“To find this return to the studio and return to making was a wonderful surprise,” Markonish says. “There’s a tactility in the material and understanding that it can be a really interesting vehicle for conceptual ideas.” She attributes this material-driven approach to conceptual art not only to the Canadian work ethic but also the socialist government’s support for art.
Even during a time of government cutbacks, the Canada Council for the Arts continues to subsidize individual artists, exhibitions, and acquisitions of new work. Its project-based funding allows artists to spend more time in the studio mastering skills, to take risks not possible in a commercially driven system.
Like the concept of Manifest Destiny in the U.S., the boundless landscape seems a defining element in the Canadian psyche. Some artists implicitly critique the impact of commercial enterprise on nature, no wonder since the booming extraction of oil from the Alberta oil sands is a major source of controversy. Vancouver artist Rebecca Belmore’s Eagle Drum sculpture (2012) consists of an overturned BP oil drum with a looped video projection of an eagle on its open end. Terrance Houle, a Blackfoot Indian from Alberta, pasted a black vinyl silhouette of a buffalo on a gallery wall, its hooves leaking “oil” down the wall and onto the floor as if squeezed from plastic containers. The vinyl buffalo is a petrochemical product—what remains after the slaughter of herds on which the tribes’ livelihood depended.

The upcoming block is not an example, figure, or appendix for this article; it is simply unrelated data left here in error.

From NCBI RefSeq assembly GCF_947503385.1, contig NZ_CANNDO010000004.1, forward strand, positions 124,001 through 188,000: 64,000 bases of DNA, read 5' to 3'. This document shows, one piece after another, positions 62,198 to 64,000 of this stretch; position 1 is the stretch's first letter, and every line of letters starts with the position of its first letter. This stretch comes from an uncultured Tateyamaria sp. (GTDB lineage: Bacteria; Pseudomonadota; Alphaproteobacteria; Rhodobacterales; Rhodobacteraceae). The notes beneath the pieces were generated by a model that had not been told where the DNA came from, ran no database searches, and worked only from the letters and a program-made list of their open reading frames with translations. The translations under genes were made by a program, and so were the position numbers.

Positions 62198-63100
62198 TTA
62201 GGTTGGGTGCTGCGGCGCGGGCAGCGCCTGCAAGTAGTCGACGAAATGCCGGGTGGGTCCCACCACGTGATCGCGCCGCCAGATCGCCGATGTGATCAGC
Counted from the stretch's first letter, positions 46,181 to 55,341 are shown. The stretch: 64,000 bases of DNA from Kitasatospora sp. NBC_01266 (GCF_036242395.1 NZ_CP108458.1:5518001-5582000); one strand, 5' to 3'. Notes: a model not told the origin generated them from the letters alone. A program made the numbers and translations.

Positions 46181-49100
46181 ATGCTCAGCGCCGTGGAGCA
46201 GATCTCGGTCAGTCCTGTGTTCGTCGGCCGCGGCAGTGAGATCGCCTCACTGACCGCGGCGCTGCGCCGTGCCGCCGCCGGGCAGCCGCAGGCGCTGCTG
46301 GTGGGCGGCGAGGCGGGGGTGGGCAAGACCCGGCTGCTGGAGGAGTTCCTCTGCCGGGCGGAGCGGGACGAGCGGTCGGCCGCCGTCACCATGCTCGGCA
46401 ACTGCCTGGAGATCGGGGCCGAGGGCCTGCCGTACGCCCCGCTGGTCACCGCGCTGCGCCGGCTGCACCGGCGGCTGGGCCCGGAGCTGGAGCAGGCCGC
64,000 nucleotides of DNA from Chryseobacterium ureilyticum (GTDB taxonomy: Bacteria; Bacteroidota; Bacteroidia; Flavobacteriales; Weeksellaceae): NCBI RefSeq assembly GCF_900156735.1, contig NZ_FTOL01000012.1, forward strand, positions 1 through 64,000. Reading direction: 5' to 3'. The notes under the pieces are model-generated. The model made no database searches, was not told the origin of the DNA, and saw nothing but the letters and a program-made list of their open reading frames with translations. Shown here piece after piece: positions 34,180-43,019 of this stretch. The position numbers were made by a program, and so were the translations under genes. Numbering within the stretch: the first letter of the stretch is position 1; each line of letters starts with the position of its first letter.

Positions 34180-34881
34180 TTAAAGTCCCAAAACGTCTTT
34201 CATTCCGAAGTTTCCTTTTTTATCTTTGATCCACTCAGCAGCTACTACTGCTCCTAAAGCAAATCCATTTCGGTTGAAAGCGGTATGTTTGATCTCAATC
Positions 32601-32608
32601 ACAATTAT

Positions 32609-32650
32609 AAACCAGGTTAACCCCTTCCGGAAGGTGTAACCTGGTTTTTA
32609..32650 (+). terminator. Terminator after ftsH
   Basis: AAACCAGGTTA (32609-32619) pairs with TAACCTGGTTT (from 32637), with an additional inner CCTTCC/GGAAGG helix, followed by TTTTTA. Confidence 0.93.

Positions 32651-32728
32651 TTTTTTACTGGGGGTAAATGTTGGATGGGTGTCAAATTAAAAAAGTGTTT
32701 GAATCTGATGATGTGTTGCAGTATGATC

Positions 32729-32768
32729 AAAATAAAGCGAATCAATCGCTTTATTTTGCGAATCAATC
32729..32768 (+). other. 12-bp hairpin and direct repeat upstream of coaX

Looking at landscape in a 21st-century way, a preoccupation of Canadian artists, means re-contextualizing it. Winnipeg artist Sarah Anne Johnson’s hand-painted photographs from the Svalbard Archipelago near the North Pole are ominous. Cheerleading Pyramid (2011) turns a snowy scene into a boosterish tableau, with young people in parkas posing in a gymnastic pyramid adorned with hand-painted confetti flecks. But the artist’s visit to the fragile environment made her aware of the ecological crisis caused by human activity. A mining scene called Party’s Over (2011) is bleak, with piles of inked confetti on abandoned conveyer belts, the cheery colors a gloss on ugly reality.